In the arrangement according to FIG. 8a object Q can be scanned from four different directions, i.e. from mirrors 106, 107, 206, and 207. Of course, the embodiment according to FIG. 8a can be modified to include more mirrors in order to scan object Q from more directions.

The number of mirrors used to reflect and to divide scanning lines A1, A2, . . . , An-1, An, is not restricted to the number shown in FIG. 8a. The mirrors used only have to fulfil the requirement that they reflect the scanning lines produced by polygon 60 and separate them such that the object Q is scanned from several directions on all sides of object Q.

Instead of polygon 60 shown in FIGS. 7a and 8a, a special shaped polygon 61, as shown in FIG. 7b, may be used.

Special shaped polygon 61 is provided with several planar facets 61a, 61b, . . . . Each of the planar facets 61a , . . . , is slightly tilted relative to an angle of inclination of 45 relative to the axis of rotation X. Each of the planar reflective facets 61a, . . . , has a a different angle of inclination relative to the axis of rotation X. Impinging laser beam A may be substantially parallel to the axis of rotation X. Then, each of the reflective planar facets 61a, . . . , will produce a separate scanning line A2, . . . , An-1, An, as shown in FIG. 8a. The number of scanning lines produced depends on the number of facets 61a, . . . .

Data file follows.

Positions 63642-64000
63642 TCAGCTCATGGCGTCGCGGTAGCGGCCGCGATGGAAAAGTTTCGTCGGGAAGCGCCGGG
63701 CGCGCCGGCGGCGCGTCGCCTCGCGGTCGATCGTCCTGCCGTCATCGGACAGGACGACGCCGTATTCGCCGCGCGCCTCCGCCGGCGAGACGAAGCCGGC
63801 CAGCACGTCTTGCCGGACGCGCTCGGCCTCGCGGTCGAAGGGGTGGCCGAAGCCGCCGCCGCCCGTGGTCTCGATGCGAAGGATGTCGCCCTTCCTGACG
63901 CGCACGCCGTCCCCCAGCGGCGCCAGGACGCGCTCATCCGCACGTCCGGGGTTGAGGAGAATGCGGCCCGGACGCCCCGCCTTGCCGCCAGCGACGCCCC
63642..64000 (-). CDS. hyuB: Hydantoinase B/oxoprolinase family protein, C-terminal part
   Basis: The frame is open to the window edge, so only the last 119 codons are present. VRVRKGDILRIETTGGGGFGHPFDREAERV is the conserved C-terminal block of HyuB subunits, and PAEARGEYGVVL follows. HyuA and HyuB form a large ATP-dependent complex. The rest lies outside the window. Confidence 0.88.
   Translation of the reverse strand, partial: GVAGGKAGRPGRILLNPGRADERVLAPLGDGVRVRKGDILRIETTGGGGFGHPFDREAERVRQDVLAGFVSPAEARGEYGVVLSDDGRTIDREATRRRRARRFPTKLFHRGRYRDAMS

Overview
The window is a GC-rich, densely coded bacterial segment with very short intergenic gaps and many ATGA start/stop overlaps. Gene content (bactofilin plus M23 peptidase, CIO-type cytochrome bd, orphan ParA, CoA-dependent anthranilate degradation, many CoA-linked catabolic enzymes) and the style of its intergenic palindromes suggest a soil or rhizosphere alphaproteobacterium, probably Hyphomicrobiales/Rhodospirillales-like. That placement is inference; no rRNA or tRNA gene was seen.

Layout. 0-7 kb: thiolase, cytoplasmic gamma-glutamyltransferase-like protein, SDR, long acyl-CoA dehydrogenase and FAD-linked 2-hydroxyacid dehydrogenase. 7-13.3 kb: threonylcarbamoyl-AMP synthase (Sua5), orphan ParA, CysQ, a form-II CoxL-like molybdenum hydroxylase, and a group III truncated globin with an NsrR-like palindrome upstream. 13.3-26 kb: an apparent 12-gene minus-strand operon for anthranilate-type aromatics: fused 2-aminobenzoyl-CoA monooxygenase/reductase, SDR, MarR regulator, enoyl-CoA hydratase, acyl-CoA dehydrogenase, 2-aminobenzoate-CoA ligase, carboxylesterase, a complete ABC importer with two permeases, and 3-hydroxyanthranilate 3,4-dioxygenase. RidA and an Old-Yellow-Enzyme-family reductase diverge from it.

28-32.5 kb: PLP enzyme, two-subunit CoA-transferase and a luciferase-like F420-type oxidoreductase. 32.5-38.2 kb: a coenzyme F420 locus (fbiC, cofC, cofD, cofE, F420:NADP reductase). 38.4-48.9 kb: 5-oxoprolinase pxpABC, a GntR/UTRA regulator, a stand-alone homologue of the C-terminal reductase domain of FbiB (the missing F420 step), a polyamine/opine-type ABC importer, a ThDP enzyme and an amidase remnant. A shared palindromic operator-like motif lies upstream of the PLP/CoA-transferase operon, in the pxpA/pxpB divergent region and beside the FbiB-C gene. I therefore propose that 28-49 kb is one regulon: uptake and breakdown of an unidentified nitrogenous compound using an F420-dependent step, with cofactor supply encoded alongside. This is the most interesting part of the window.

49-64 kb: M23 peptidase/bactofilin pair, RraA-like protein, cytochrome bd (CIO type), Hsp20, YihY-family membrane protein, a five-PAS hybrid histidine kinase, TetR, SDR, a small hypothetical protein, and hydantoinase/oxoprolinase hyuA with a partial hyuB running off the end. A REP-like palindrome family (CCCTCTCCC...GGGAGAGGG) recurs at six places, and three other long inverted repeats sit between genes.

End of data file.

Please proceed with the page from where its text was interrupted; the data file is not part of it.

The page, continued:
FIGS. 7c and 7d show examples of two rotating polygons able to produce several parallel scanning lines.

In the arrangement according to FIG. 7c a first polygon 62 is driven by a motor 63 to rotate about a first axis of rotation X1. The polygon 62 is provided with several planar reflective facets substantially parallel to the first axis of rotation X1. A second polygon 64 is provided with several reflective planar facets substantially parallel to a second axis of rotation X2. The second polygon 64 is driven by a motor 65. Second axis of rotation X2 is preferably perpendicular to the first axis of rotation X1. Preferably, the speed of rotation of polygon 62 is much higher than of polygon 64. Then, each of the reflective facets of polygon 62 will produce several scanning lines A1, A2, A3, . . . , of a scanning pattern SP5.